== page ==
A follow-up album was also seemingly in the cards. Metal Hammer reported: “Guns N’Roses are preparing to end their lengthy silence, as they finish up work on two new studio albums, both of which are being produced by Sean Beavan and expected to be released simultaneously in October. The two, as yet untitled, albums feature the new line-up of vocalist Axl Rose, guitarists Robin Finck and Paul Huge, keyboard player Dizzy Reed, drummer Josh Freese and bassist Tommy Stinson. One source close to the band describes the new material as being, ‘Cleaner and fatter, but completely Guns N’Roses. Despite the rumours, there’s no hint of any techno or industrial influences.’”
Following the completion of Oh My God, Josh Freese and Billy Howerdel now found themselves once again with some spare time, so they used it to start their own project. They called it A Perfect Circle and recorded an album, Mer de Noms, which went on to sell 1.7 million copies.
While Freese’s downtime could be explained with the drum tracks being recorded, Howerdel’s surfeit of free time came from working nightshift.
He told Total Guitar: “At night, the band, the crew and the producer would go off and I would come in and work with Axl on the guitars and sometimes the vocals. And the music sounded great then and so I’m curious to hear it like everyone else is today too. I can’t imagine what they’ve done since then. What I did on that record isn’t going to be anything significant though. The only thing that I did that was of significance was work on things that were so obscure I don’t even know if they’d made the record.” [Howerdel only gets a credit for ‘digital editing’ on There Was A Time on the final release.]
In late November, Axl Rose played nearly a dozen tracks from the album for Rolling Stone, who reported, “Imagine Led Zeppelin’s Physical Graffiti remixed by Beck and Trent Reznor, and you’ll have some sense of Axl’s new sound…
“Song after song combines the edgy hard rock force and pop smarts of vintage Guns N’Roses with surprisingly modern and ambitious music textures. In addition to the album’s almost grungy title track, tentative song titles include Catcher In The Rye, I.R.S, The Blues… Oklahoma – heard tonight only as an instrumental… and TWAT, which he says stands for ‘there was a time.’”
They added: “[Axl] appears to view the album as a final offering-up of his side of all his myriad battles – notably with his estranged band mates and, even more painful, with his one-time fiancée, supermodel Stephanie Seymour, with whom he had an ugly split. He speaks of his desire for Seymour’s son Dylan to someday be able to come across the new record. ‘I hope he’ll hear it when he grows up, if he ever wants to know the story, to hear the truth,’ Rose says a little quietly.”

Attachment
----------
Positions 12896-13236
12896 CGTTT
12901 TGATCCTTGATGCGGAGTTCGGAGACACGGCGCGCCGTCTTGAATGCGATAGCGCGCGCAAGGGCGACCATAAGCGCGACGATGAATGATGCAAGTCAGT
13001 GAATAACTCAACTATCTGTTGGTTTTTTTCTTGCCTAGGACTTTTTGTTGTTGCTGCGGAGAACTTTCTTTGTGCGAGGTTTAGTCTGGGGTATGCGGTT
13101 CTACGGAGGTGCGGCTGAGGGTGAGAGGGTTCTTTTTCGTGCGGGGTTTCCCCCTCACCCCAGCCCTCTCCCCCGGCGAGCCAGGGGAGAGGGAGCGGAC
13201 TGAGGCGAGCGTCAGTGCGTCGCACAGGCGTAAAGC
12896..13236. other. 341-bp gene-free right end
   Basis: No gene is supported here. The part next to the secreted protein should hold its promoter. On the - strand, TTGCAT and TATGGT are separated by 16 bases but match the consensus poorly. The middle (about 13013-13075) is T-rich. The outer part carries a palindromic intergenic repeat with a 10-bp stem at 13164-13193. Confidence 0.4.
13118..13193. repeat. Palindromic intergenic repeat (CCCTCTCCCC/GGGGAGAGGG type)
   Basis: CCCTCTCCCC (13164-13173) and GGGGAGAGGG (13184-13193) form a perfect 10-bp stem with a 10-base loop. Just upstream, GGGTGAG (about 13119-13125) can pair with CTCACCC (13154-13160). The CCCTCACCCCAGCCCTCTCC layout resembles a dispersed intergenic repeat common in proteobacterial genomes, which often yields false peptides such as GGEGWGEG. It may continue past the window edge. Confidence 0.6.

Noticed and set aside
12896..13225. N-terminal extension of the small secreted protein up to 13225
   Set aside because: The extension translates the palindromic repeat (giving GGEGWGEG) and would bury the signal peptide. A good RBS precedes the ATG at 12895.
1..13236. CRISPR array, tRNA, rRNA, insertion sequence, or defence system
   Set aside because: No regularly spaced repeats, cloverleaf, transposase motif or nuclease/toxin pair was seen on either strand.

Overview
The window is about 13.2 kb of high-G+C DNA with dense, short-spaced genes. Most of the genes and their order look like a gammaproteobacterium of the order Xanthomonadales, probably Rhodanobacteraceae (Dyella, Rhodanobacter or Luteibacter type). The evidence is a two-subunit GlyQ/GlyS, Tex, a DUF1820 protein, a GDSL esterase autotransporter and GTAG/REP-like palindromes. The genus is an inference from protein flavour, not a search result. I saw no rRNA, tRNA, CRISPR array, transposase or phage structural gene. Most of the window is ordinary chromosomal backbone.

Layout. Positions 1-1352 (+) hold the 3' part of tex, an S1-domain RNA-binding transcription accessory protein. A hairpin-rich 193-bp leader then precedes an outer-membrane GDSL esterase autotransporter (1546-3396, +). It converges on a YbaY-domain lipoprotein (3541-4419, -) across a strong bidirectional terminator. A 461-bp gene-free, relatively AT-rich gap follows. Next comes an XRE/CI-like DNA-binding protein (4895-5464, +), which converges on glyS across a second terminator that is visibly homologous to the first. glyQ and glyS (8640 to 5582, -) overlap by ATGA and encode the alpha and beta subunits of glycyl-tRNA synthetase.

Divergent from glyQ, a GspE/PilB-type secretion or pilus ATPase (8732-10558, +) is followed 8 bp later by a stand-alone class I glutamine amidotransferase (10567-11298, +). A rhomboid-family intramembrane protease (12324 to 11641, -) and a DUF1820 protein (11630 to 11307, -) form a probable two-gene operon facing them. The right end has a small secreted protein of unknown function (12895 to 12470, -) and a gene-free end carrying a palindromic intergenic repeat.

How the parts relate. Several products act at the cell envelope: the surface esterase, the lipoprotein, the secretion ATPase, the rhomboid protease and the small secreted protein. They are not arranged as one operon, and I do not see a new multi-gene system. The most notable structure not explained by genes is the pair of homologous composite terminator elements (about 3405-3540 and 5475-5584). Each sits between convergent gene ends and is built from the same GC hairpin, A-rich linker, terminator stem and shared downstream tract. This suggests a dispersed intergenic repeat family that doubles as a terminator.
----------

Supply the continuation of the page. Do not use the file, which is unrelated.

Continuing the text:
Following Dave Navarro, Axl enlisted another old favourite to step in and contribute: Brian May.
May: “[Axl] said, ‘Brian can you come and do stuff which I will like and I won’t feel too bad about ditching this other stuff?’ So I did. I went over there and I think I played on three tracks and messed around on various other things. But it worked out pretty well, as far as I can tell.”
Chris Pitman commented: “[Working with Brian May] was one of the biggest joys of my life. He’s the greatest guitarist in the world to me. To meet him and see what a sweet fellow he is was great. He came in and just played these solos that just ripped up everything we were doing – you would expect nothing else from him.”
But, as always, nothing was straightforward. “[Axl] liked it, but he wanted to get into every single take of every single note,” May commented later. “And, you know, from one day to another Axl would’ve been in there like from 5 o’clock in the morning ’til 7am comping little bits of my solos and saying, ‘can you get Brian to try this?’ You know, he’s utterly meticulous.”
One of the tracks May worked on was Catcher In The Rye. “Catcher is a great track…,” said Brian when the track was later leaked. “My guitar is there, nice and crisply recorded. It was a blast doing the sessions… I like the track a lot and always did… and it still sounds very fresh.” His contribution is not on the final mix.
Others would follow on Brian May’s heels to substitute Robin. Former Marilyn Manson guitarist Zim Zum (who, incidentally, played on their Sean Beavan-produced album, Mechanical Animals), was possibly approached, as was Stevie Salas (who’s played with George Clinton and Mick Jagger). Salas commented: “When we jammed, they had each guy with a Pro Tool rig adding hours of little things – you know, bells and whistles – and the concept was, at least to my understanding, that they would shift through hours of music to search for one section that perhaps would be a great part of a song then they would take that piece of music and start the process over. I thought they were all mad.”
Richard Fortus, a friend of Tommy Stinson was also considered before Axl settled on Brian Carroll, aka avant-garde shredder Buckethead. Axl invited Bucket over on Christmas Day. The guitarist was upset that no-one had given him a certain hard-to-find Leatherface doll he’d been coveting as a gift. As Buckethead later put it: “Got invited to Axl’s on Christmas night; never met him before. Sad about not getting the doll but it is OK, but still sad. Get to Axl’s, he presents this box wrapped up. The Michael Myers version has been out for a while, knew it was the same box. Figured it was Michael Myers and opened it up. There was Leatherface.”
To Buckethead it was a sign that Axl understood him – he was in. Another year had passed.